Tue, Oct 30, 2012 - Page 3 News List

Independence advocate proposes new framework

FRESH THINKING:Koo believes his new cross-strait framework could be accepted because it promotes relations similar to the US, UK and Canada

By Chris Wang  /  Staff reporter

Senior Taiwan independence advocate Koo Kwang-ming (辜寬敏) yesterday unveiled his proposal for a “nations of brotherhood” (兄弟之邦) framework to solve cross-strait relations and establish peace and stability.

The 87-year-old former presidential adviser explained his initiative with a full-page advertisement in the Chinese-language Liberty Times (the Taipei Times’ sister newspaper) yesterday.

The initiative is the first concrete proposal to emerge since former premier Frank Hsieh (謝長廷) submitted his “constitutions with different interpretations” (憲法各表) proposal during his landmark visit to China earlier this month.

Koo said he came up with his initiative about seven years ago after drawing inspiration from a poem by Chinese poet Cao Zhi (曹植) and has been playing with the idea ever since.

However, he did not try to establish a framework to deal with cross-strait interaction until recently.

Koo’s initiative is based on the spirit of brotherhood, in which Taiwan and China, as brothers, help each other.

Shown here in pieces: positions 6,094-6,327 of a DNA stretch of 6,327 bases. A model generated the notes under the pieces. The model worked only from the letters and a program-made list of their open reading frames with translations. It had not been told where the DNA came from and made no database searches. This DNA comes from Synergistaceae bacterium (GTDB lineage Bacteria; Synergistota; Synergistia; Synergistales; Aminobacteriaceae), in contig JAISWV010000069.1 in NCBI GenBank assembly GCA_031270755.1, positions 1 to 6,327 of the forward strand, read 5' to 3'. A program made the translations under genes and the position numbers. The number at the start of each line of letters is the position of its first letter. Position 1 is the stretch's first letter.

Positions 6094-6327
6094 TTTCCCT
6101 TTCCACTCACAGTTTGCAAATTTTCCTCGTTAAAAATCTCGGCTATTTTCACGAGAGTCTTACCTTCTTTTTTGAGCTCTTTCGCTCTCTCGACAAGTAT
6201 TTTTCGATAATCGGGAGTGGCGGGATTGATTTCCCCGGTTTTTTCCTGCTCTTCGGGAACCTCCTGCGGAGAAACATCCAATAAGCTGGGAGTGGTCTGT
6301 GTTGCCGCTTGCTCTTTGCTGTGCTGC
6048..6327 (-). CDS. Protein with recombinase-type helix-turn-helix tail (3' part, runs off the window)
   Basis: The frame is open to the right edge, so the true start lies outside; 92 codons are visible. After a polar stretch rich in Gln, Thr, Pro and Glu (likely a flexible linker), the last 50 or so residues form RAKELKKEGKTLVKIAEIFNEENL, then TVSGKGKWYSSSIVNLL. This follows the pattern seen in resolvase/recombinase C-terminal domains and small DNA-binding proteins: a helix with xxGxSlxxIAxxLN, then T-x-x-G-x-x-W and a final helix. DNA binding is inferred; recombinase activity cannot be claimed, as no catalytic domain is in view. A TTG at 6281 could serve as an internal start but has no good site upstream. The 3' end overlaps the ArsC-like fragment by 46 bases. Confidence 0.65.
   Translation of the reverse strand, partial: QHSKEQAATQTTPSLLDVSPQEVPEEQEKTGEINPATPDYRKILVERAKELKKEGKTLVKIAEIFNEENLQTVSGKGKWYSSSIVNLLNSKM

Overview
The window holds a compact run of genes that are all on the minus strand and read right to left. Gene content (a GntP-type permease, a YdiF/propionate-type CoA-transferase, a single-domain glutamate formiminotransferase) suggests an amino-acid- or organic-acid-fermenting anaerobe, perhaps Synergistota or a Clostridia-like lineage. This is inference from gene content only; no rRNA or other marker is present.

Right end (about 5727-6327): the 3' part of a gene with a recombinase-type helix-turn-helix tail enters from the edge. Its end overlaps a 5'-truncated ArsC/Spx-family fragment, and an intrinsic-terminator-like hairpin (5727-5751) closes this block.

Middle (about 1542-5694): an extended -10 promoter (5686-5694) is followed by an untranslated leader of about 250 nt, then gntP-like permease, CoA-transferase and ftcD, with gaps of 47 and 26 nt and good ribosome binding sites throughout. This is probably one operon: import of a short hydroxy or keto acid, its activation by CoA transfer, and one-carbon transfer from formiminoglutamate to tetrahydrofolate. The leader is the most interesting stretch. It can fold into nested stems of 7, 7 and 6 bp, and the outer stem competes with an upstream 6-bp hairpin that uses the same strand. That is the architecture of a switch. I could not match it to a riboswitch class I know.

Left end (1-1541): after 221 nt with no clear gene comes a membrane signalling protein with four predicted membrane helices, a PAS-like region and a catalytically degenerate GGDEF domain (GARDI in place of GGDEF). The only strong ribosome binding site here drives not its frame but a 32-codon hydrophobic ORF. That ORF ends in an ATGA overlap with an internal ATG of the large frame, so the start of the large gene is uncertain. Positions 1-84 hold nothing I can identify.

China could claim the title of the “big brother” due to its rising power.

If Beijing accepted the framework by recognizing Taiwan as a country and helping Taiwan secure UN membership, Koo proposed that Taiwan could “return four favors” to China by not joining anti-China alliances or organizations, abstaining from UN voting if it went against China’s policy, offering China US$50 billion in financial aid for its inland development and returning all antique collections at the National Palace Museum to China.

In terms of a cross-strait framework, the initiative could be Taiwan’s bottom line of negotiation, rather than Beijing’s bottom line of “one country, two systems,” Koo said.

The initiative would be more “practical” than Ma’s mantra of “no unification, no independence and no use of force,” which he described as meaningless.

“Most Taiwanese agree that Taiwan is an independent country and less than 10 percent support unification,” he said.

“Taiwan is not capable of declaring war against China,” he added.

Koo believes the concept would be easy for the international community to understand and accept because it would promote relations similar to those between the UK, the US and Canada or the UK, Australia and New Zealand.

China would also find it difficult to reject the proposal because it “needs cross-strait peace more than Taiwan does” and even if it took Taiwan by force, it would not be able to manage the widespread anti-China sentiment.

However, Koo acknowledged that it is just a proposal at present and he has not discussed it with the DPP, which is still looking to come up with a party consensus on China policy after suffering defeat in January’s presidential election.

Koo hopes that his proposal, like Hsieh’s, would catalyze the DPP’s brainstorming and encourage people to be more creative with proposals for the future of cross-strait development.

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